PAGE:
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dc.contributor.authorKelley, Nicole A.
dc.contributor.authorSmith, David M.
dc.contributor.authorDwyer, Joseph R.
dc.contributor.authorSplitt, Michael E.
dc.contributor.authorLazarus, Steven M
dc.contributor.authorMartínez-Mckinney, Forest
dc.contributor.authorHazelton, Bryna J.
dc.contributor.authorGrefenstette, Brian W.
dc.contributor.authorLowell, Alexander W.
dc.contributor.authorRassoul, Hamid K
dc.date.accessioned2017-10-20T17:20:17Z
dc.date.available2017-10-20T17:20:17Z
dc.date.issued2015-08-12
dc.identifier.citationKelley, N. A., Smith, D. M., Dwyer, J. R., Splitt, M., Lazarus, S., Martinez-McKinney, F., . . . Rassoul, H. K. (2015). Relativistic electron avalanches as a thunderstorm discharge competing with lightning. Nature Communications, 6en_US
dc.identifier.urihttp://hdl.handle.net/11141/2102
dc.descriptionelectromagnetic field, electron density, gamma ray radiation, lightning, plasma, thunderstorm Article, electric field, electron, electron transport, gamma radiation, gamma rays glow, lightning, Monte Carlo method, physical parameters, physical phenomena, positron, relativistic runaway electron avalanche, thunderstorm discharge, ice.en_US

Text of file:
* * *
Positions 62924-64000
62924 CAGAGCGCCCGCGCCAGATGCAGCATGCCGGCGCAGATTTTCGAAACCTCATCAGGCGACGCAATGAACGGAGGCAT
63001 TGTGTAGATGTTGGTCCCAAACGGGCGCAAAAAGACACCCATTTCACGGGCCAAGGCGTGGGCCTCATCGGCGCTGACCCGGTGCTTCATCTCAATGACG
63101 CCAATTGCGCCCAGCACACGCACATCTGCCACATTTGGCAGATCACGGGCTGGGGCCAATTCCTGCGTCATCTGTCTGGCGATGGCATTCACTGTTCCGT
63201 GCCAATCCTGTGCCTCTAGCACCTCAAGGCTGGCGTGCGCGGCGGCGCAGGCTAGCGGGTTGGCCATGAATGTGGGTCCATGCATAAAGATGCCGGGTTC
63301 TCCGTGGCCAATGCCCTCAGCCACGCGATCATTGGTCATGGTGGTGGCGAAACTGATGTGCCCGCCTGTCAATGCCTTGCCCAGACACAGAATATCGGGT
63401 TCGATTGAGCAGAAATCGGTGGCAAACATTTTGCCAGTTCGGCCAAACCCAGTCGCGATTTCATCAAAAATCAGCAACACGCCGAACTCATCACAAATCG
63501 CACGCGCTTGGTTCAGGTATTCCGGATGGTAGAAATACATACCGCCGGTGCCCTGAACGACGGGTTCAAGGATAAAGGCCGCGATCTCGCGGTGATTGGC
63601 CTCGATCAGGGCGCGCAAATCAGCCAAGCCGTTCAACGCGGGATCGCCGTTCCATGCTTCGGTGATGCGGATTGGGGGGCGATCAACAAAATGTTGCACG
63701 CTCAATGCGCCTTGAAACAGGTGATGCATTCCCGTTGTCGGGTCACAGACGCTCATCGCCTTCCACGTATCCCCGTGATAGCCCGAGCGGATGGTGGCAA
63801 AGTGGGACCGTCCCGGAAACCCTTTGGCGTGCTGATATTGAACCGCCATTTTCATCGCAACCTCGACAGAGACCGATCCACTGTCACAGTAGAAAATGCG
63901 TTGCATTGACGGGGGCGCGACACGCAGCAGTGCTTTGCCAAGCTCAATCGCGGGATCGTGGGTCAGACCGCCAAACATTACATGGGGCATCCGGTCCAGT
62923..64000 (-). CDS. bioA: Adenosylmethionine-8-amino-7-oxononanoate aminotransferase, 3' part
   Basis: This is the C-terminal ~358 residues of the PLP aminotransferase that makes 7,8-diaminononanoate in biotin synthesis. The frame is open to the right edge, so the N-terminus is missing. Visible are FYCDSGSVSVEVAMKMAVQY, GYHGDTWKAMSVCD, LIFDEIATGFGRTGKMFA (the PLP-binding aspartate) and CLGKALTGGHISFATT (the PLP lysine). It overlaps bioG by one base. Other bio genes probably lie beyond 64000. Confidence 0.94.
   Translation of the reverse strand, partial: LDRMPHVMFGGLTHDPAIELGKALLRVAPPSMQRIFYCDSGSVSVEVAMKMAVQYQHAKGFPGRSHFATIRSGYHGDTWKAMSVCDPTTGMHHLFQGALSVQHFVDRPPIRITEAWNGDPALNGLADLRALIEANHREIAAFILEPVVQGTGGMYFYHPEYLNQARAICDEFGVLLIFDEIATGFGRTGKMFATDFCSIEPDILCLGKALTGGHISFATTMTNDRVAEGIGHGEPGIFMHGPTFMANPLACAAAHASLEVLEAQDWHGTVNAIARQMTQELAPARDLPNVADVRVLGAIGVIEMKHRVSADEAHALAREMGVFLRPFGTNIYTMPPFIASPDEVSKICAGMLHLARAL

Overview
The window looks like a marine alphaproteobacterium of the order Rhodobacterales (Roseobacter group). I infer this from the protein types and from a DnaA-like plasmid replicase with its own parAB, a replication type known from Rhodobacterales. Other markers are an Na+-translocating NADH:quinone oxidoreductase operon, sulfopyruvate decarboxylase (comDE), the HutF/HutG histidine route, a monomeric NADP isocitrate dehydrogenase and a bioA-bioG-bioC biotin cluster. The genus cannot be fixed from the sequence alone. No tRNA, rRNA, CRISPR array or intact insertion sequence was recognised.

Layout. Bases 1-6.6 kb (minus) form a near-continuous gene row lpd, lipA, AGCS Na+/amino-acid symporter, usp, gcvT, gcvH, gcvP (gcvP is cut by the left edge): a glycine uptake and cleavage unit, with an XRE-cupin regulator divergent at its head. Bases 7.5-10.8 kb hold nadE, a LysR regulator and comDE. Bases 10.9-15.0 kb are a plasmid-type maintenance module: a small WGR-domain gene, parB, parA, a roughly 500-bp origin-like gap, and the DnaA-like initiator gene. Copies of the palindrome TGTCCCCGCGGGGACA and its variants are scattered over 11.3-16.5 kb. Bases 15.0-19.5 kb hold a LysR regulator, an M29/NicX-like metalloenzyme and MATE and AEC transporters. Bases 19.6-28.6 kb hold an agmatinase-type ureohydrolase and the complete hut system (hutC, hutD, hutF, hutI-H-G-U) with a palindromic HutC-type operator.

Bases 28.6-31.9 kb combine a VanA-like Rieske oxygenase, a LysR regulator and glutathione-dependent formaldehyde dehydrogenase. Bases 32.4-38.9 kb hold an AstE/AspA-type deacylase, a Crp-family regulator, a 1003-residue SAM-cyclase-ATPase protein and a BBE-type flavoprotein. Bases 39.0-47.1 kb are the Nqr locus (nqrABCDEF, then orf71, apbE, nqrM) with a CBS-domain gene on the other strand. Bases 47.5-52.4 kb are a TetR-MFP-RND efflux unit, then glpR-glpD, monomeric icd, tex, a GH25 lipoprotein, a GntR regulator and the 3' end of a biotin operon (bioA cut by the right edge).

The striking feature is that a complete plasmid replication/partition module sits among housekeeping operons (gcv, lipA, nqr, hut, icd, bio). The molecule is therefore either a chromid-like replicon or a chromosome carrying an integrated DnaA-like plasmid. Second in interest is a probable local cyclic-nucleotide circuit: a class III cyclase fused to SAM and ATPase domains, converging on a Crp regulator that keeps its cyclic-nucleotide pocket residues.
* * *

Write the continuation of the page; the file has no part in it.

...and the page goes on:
dc.description.abstractGamma-ray 'glows' are long duration (seconds to tens of minutes) X-ray and gamma-ray emission coming from thunderclouds. Measurements suggest the presence of relativistic runaway electron avalanches (RREA), the same process underlying terrestrial gamma-ray flashes. Here we demonstrate that glows are relatively a common phenomena near the tops of thunderstorms, when compared with events such as terrestrial gamma-ray flashes. Examining the strongest glow measured by the airborne detector for energetic emissions, we show that this glow is measured near the end of a downward RREA, consistent with occurring between the upper positive charge layer and the negative screening layer above it. The glow discharges the upper positive layer by ≥9.6 mA, strong enough to be an important charging mechanism of the storm. For this glow, the gamma-ray flux observed is close to the value at which relativistic feedback processes become important, with an avalanche multiplication factor of 4,500. © 2015 Macmillan Publishers Limited. All rights reserved.en_US
dc.language.isoen_USen_US
dc.rights© 2015 Macmillan Publishers Limited. All rights reserved.en_US
dc.rights.urihttp://www.nature.com/authors/author_resources/deposition.html#selfarchiveen_US
dc.titleRelativistic electron avalanches as a thunderstorm discharge competing with lightningen_US
dc.typeArticleen_US
dc.identifier.doi10.1038/ncomms8845


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